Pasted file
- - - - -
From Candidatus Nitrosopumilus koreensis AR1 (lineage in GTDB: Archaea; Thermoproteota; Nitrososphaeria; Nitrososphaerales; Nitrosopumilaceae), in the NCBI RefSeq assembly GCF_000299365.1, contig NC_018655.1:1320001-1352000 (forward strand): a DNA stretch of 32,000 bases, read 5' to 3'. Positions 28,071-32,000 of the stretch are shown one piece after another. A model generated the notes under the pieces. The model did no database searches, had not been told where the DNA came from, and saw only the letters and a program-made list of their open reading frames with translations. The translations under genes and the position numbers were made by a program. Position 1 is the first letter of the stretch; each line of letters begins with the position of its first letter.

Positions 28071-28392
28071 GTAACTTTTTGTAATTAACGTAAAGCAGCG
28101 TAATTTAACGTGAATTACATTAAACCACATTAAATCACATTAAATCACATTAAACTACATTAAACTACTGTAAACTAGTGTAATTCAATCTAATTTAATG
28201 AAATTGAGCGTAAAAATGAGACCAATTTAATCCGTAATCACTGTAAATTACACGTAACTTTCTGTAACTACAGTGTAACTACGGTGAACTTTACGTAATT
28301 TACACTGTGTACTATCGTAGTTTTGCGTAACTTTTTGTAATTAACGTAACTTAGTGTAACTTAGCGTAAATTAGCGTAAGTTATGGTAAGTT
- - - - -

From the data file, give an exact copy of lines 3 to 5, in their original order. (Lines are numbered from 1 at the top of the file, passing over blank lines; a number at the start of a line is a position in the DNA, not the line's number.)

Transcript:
28071 GTAACTTTTTGTAATTAACGTAAAGCAGCG
28101 TAATTTAACGTGAATTACATTAAACCACATTAAATCACATTAAATCACATTAAACTACATTAAACTACTGTAAACTAGTGTAATTCAATCTAATTTAATG
28201 AAATTGAGCGTAAAAATGAGACCAATTTAATCCGTAATCACTGTAAATTACACGTAACTTTCTGTAACTACAGTGTAACTACGGTGAACTTTACGTAATT